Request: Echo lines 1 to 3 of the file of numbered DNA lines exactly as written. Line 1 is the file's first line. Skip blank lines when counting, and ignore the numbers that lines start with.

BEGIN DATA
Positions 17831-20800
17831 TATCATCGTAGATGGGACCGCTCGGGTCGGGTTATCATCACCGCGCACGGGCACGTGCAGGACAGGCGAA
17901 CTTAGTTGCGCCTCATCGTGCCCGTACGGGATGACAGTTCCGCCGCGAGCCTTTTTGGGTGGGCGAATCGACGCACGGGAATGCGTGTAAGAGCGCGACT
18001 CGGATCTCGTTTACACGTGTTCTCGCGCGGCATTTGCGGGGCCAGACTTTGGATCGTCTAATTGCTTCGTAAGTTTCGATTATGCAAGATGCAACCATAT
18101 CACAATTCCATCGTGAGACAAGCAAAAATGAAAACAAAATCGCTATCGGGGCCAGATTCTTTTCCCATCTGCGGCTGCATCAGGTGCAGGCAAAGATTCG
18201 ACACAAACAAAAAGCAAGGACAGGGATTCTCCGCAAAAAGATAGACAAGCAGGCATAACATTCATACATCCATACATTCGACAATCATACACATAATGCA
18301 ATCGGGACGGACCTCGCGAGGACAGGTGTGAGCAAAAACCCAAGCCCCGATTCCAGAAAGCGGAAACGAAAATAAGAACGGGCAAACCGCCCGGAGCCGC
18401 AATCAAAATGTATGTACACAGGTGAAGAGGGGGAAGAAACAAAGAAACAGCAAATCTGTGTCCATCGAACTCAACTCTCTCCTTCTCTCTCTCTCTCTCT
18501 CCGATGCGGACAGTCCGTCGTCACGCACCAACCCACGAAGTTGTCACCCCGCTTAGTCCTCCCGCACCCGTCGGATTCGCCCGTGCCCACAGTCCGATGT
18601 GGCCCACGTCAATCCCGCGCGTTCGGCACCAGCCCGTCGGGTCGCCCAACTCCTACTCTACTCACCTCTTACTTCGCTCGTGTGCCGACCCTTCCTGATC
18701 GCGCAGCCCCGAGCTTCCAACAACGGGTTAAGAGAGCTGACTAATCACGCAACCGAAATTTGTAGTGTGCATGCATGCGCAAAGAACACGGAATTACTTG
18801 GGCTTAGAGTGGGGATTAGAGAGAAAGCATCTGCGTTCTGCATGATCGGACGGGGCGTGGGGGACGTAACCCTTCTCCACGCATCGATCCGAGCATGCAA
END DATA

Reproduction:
Positions 17831-20800
17831 TATCATCGTAGATGGGACCGCTCGGGTCGGGTTATCATCACCGCGCACGGGCACGTGCAGGACAGGCGAA
17901 CTTAGTTGCGCCTCATCGTGCCCGTACGGGATGACAGTTCCGCCGCGAGCCTTTTTGGGTGGGCGAATCGACGCACGGGAATGCGTGTAAGAGCGCGACT